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Dottie Pepper to Move from TV Booth to PGA of America Board


Dottie Pepper has announced she won't return in 2013 as part of NBC Sports' golf broadcast team and, instead, will devote her considerable energies to growing the game.

The 47-year-old New York native retired from the LPGA Tour with 17 victories and two major titles in 2004 following several injuries. She joined the NBC booth the next year and became an insightful, popular reporter who wasn't afraid to speak her mind. From 2005-09 she served as the lead analyst for Golf Channel's LPGA Tour events.

On Saturday, Pepper was appointed an independent director of the PGA of America Board of Directors and was sworn in that day to the position's three-year term during the 96th PGA Annual Meeting in Baltimore.

Pepper will now shift her focus to the new role. "NBC wanted me to work more. And I can't do the things I want to do for golf if I'm in a suitcase for half the year doing announcing," she told USA Today's Steve DiMeglio on Monday (for the full article, visit http://www.usatoday.com/story/sports/golf/2012/11/12/dottie-pepper-tv-broadcast-analysis/1700069/).

"I really want to get more people playing golf and more women playing golf. We are totally missing the boat," she added. "I hopefully can help. It's the perfect time to step back and give a little more back to the game than taking from it."

Pepper's final NBC broadcasts will be the World Challenge hosted by Tiger Woods November 29-December 2 at Sherwood Country Club in Thousand Oaks, Calif., the Franklin Templeton Shootout hosted by Greg Norman a week later at Tiburon Golf Club in Naples, Fla., and, finally, the PNC Father Son Challenge December 13-16 at the Ritz-Carlton Golf Club in Orlando.

Over the years Pepper teamed up with NBC's lead analyst Johnny Miller, Roger Maltbie, Gary Koch and Mark Rolfing, among other on-course reporters. "I'm going to miss NBC a lot," Pepper told DiMeglio. "Those guys were my brothers. The hardest part of the decision I made was because of the people I work with more than the job."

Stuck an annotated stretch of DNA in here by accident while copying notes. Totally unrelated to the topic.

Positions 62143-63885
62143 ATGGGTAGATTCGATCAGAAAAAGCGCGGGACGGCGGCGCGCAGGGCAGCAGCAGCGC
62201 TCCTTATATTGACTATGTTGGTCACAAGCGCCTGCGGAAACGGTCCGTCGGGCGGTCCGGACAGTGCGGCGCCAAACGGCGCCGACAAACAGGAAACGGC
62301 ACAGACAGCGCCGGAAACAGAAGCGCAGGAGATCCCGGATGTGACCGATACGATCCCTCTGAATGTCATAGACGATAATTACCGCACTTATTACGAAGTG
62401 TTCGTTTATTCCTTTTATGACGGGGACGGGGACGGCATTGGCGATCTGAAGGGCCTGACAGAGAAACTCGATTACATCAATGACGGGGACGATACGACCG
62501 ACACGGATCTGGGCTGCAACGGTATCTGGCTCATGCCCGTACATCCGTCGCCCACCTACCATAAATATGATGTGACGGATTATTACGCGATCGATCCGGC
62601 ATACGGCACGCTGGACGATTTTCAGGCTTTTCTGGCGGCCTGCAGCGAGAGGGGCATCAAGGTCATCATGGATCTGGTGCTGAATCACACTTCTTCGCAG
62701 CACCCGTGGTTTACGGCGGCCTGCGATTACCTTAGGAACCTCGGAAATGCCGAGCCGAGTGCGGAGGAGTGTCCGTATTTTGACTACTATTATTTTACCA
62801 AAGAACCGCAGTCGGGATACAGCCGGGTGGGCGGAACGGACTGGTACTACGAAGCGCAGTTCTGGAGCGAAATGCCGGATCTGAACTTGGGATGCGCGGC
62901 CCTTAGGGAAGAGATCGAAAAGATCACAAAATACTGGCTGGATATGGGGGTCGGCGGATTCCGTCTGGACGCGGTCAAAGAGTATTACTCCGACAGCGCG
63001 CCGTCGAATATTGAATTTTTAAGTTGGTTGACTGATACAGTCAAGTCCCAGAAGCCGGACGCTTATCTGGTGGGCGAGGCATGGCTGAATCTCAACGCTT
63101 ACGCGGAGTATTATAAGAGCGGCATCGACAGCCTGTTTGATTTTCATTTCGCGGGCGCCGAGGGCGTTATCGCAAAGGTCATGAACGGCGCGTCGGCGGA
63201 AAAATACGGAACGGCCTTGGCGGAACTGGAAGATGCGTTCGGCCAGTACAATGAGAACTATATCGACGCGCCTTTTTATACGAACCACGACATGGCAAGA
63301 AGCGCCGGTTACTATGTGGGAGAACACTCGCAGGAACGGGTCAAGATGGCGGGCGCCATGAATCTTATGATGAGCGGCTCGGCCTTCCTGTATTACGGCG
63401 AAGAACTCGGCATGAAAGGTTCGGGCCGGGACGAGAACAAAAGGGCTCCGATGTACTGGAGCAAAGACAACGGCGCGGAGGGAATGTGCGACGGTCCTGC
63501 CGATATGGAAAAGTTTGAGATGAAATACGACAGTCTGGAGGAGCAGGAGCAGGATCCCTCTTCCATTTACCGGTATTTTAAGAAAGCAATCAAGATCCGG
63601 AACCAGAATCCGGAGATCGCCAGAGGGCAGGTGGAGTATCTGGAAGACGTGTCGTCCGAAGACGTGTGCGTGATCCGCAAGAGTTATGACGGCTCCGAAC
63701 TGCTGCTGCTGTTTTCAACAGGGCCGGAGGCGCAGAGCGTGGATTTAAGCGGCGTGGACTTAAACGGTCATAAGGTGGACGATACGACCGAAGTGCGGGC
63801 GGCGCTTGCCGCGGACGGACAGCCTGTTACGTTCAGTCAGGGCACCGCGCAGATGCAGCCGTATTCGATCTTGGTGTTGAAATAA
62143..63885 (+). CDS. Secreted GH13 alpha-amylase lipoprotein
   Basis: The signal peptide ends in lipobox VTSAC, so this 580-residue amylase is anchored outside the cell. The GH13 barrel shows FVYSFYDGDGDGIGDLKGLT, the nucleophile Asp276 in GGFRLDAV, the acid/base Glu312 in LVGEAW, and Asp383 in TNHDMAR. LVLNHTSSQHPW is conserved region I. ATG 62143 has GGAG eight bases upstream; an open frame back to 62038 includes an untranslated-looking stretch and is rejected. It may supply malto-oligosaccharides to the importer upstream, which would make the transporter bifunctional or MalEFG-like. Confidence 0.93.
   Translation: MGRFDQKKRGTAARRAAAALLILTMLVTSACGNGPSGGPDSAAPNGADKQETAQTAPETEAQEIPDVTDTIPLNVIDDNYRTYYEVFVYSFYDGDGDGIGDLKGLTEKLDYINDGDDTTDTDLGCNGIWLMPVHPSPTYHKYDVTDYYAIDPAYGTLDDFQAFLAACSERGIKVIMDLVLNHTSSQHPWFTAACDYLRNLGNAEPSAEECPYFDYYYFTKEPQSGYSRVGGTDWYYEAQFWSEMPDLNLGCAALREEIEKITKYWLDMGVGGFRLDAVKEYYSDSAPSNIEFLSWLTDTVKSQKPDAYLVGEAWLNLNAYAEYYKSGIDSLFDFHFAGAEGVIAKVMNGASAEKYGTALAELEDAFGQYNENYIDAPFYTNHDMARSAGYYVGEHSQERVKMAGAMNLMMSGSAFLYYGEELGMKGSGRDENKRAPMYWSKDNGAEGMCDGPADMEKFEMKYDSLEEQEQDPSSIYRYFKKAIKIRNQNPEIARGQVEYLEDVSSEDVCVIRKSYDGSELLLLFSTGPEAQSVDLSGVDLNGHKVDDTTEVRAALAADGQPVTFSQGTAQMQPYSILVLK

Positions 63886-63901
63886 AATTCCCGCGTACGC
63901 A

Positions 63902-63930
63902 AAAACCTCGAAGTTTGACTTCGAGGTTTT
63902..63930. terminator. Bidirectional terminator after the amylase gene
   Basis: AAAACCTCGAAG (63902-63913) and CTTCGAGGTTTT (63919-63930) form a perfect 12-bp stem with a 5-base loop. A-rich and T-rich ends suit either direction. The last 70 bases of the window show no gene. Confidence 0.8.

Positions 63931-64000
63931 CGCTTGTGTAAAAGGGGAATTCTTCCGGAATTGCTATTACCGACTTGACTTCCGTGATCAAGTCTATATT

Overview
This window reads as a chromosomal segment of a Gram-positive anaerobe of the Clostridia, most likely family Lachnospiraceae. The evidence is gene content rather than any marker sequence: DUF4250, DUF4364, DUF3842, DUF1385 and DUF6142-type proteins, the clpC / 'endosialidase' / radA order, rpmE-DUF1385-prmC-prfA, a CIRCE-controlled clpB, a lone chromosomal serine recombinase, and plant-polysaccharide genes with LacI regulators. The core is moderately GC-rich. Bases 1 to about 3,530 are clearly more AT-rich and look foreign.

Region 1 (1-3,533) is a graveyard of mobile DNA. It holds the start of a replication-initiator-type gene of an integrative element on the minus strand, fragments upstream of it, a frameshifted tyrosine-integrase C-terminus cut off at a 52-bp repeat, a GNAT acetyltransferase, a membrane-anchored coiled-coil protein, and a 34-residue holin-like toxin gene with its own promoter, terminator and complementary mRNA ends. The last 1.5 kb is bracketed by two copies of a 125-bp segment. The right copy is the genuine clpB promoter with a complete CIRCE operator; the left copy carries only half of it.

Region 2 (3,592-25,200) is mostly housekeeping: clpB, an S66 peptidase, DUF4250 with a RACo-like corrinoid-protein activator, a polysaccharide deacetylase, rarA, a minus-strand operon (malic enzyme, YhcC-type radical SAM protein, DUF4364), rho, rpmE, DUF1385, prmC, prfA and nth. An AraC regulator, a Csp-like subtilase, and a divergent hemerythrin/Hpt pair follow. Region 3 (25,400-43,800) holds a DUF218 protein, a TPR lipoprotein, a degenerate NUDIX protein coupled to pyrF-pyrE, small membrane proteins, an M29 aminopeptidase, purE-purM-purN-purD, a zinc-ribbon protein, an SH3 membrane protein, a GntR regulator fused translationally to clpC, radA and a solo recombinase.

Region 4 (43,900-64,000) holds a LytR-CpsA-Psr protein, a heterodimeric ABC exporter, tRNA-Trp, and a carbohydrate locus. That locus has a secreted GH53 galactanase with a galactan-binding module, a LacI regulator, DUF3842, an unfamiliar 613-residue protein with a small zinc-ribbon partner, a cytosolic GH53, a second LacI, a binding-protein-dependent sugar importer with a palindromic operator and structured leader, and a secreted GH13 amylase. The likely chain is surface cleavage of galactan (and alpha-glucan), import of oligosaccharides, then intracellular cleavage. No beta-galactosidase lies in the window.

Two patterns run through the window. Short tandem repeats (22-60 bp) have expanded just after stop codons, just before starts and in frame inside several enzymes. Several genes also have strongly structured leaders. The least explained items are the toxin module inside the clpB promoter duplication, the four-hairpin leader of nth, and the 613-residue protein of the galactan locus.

Known as a fiery competitor, Pepper will serve as an assistant captain for the U.S. Solheim Cup squad in 2013 at Colorado Golf Club, where the Americans will seek to regain the Cup from the Europeans, who won last year at Killeen Castle in Ireland by a 15-13 score. Pepper boasted an admirable 13-5-2 record as a playing member on six U.S. Solheim Cup teams.

She also got in hot water with the 2007 America Solheim Cup squad when, thinking the telecast had gone to commercial, she uttered into the microphone that the Yanks were "choking freaking dogs." The Americans won that year in Sweden by a 16-12 margin.

After receiving considerable flak from members of both teams, she later called the remarks a "poor choice of words." When named to be an assistant to captain Meg Mallon for the 2013 team, a still-repentant Pepper said, "There's not a day that goes by that I don't regret that it happened. And we all learn."

This year Pepper and co-author Scott Fuller published her first children's book, "Bogey Tees Off: A Lesson about Being Truthful." The title is the first in a series of books aimed at teaching kids life lessons through golf.

She plans to do more of that type of work in the future. "I'm looking forward to an exciting and new chapter in my life," she told DiMeglio. "I'm thrilled and inspired by the people I will be working with at the PGA of America. My experiences in golf can help shape the decisions that will be made. Expanding junior programs and expanding the number of women playing the game is what I hope to do.

"I want to make junior golf programs mean as much to the game as Little League means to baseball. I want to see this great game grow."